Myrtle Beach, S.C.
Greek Foods: From baklava to pastichio, your guide to the Myrtle Beach Greek Festival

Festivals & Events
Greek Foods: From baklava to pastichio, your guide to the Myrtle Beach Greek Festival

The Myrtle Beach Greek festival is full of entertainment and vendors, but food is definitely the main event for most fans. The options can be as overwhelming as they are delicious so we put together this handy guide to the Greek treats you'll want to explore.

Hungry patrons can start at the St. John's fellowship hall, located just past the main entrance to the Greek festival. It is home to many of the main dishes of the event. Limited seating is available as is Greek beer and wine. You'll pass the desserts on the way, and you'll want to make a stop on your way out!

Greek main dishes

Gyro – The traditional gyro includes a mixture of lamb and beef in a warm pita bread with tomato, onions and Tzatziki sauce (a delicious combo of cucumber, yogurt and garlic). You can also order a gyro with chicken instead of the lamb and beef.

Mousaka – This filling casserole features eggplant with ground beef, cheese and potatoes topped with a cream sauce.

Pastichio – This baked pasta dish includes layers of macaroni, ground beef and cheese seasoned with nutmeg and cinnamon. It is topped with a cream sauce.

Greek salad – If you're looking for lighter fare, try a Greek salad. Served either with or without chicken, the salad includes iceberg lettuce, tomatoes, onions and feta cheese with an oil-based Greek dressing. The salads are served with warm pita bread.

Souvlaki – This freshly grilled pork tenderloin is served on skewers. Follow your nose to the grill outside of the main building at the Greek Festival.

Locanica – Greek sausage flavored with orange and served with onions on a roll.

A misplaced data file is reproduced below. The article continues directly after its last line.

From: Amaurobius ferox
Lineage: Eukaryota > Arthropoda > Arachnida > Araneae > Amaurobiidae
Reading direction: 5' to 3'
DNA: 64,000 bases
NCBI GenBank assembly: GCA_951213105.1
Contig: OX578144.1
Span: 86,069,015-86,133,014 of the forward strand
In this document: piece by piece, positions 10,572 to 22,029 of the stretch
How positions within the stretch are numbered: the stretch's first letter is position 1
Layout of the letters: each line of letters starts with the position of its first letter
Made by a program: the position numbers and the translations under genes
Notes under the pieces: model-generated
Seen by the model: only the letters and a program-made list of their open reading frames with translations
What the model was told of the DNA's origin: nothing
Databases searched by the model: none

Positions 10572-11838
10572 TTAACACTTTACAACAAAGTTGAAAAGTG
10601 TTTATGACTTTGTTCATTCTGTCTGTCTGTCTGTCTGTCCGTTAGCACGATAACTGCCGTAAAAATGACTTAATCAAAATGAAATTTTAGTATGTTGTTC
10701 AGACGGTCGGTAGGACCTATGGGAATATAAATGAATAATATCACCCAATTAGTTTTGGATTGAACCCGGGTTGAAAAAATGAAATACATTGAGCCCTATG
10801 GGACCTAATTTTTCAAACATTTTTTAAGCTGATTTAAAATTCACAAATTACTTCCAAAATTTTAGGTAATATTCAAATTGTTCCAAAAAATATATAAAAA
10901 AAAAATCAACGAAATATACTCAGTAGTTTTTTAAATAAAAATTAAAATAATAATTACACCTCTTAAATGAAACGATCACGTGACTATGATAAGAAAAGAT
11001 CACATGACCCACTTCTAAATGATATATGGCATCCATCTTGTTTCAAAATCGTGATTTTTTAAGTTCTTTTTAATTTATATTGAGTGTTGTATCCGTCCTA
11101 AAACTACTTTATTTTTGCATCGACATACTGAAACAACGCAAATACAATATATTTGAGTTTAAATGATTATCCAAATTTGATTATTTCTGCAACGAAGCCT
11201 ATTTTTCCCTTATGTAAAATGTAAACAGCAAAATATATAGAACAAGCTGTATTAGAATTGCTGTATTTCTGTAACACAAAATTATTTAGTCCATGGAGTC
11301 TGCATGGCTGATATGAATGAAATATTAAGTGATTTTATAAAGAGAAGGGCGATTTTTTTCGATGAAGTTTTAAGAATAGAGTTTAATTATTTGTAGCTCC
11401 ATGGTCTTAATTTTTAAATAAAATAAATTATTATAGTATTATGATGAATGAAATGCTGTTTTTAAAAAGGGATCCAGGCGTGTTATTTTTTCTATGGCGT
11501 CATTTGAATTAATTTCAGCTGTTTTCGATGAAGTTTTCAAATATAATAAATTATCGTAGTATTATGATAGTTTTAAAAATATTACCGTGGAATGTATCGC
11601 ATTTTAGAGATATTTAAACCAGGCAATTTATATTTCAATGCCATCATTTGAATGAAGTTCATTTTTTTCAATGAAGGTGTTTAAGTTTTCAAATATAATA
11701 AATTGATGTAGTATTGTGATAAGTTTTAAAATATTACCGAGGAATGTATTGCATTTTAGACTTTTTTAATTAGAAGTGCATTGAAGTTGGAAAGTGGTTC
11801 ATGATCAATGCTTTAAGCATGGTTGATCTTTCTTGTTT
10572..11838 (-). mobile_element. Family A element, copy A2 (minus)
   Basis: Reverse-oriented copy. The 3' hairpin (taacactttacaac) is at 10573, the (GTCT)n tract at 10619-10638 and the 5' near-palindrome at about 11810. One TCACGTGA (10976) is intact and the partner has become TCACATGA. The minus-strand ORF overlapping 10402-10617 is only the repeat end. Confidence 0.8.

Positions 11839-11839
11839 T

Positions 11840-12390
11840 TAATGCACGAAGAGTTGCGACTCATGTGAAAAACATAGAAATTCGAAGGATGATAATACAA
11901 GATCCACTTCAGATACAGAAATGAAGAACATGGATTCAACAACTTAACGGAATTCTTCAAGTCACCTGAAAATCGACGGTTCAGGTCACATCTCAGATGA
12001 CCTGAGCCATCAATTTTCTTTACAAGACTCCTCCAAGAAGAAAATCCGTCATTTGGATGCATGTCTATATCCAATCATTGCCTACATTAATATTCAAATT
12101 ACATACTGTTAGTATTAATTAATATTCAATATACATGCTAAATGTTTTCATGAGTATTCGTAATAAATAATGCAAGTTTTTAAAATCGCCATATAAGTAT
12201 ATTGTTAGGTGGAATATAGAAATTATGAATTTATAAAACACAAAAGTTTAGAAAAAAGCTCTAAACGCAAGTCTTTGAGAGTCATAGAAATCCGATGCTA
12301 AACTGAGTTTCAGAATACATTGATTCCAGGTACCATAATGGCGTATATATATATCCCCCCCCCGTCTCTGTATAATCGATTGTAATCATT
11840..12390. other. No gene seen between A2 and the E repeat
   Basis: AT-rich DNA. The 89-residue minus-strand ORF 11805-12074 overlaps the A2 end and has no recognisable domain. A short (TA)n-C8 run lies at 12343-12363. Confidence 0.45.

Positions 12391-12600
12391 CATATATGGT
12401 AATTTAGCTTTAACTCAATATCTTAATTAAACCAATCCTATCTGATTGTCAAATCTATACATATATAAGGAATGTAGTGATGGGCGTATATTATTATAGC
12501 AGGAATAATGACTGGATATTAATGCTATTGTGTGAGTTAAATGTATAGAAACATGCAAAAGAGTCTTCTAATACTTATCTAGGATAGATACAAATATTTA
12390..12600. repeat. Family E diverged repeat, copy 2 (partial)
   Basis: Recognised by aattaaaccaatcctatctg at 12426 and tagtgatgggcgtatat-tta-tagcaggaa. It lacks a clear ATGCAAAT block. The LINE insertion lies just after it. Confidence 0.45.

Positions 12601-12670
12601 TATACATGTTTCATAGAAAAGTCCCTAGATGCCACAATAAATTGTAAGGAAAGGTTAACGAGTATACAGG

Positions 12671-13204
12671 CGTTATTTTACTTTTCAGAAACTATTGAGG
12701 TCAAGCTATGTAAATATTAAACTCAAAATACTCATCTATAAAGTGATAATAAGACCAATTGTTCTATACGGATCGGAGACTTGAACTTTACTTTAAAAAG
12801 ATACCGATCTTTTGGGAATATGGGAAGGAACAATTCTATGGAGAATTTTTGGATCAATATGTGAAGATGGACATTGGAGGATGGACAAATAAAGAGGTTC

Greek side dishes

Spanikopita – Triangles of spinach pie baked in phyllo dough with feta cheese, cream cheese, egg and herbs.

Tiropita – Triangle of cheese pie baked in phyllo dough with feta, cream cheese and eggs.

Roasted Greek potatoes – Tender roasted potatoes flavored with lemon juice, olive oil and oregano.

Dolmathes – Rice and meat rolled in grape leaves.

Greek desserts

Baklava – A flaky pastry with layers of crushed walnuts, almonds and butter topped with spiced honey. Variations at the Greek festival include baklava drizzled with chocolate and baklava sundaes.

Loukoumades – Fried donut holes topped with spiced honey syrup, cinnamon and powdered sugar. Find these made to order in a vendor tent at the festival. A serving includes enough to share.

Diples – Crisp pastry dipped in honey and topped with cinnamon.

Kourambiethes – Similar to Italian wedding cookies, these are simple butter cookies covered with confectioners sugar.

Melomakorona – These egg-shaped cookies — a popular Christmas treat — are topped with spiced honey and walnuts.

Kok – A greek cream puff made with sweet butter, custard and whipped cream, topped with chocolate.

The Greek Festival is Sept. 26-29, 2013, at St John the Baptist Greek Orthodox Church, 3301 33rd Ave. N. Ext., Myrtle Beach.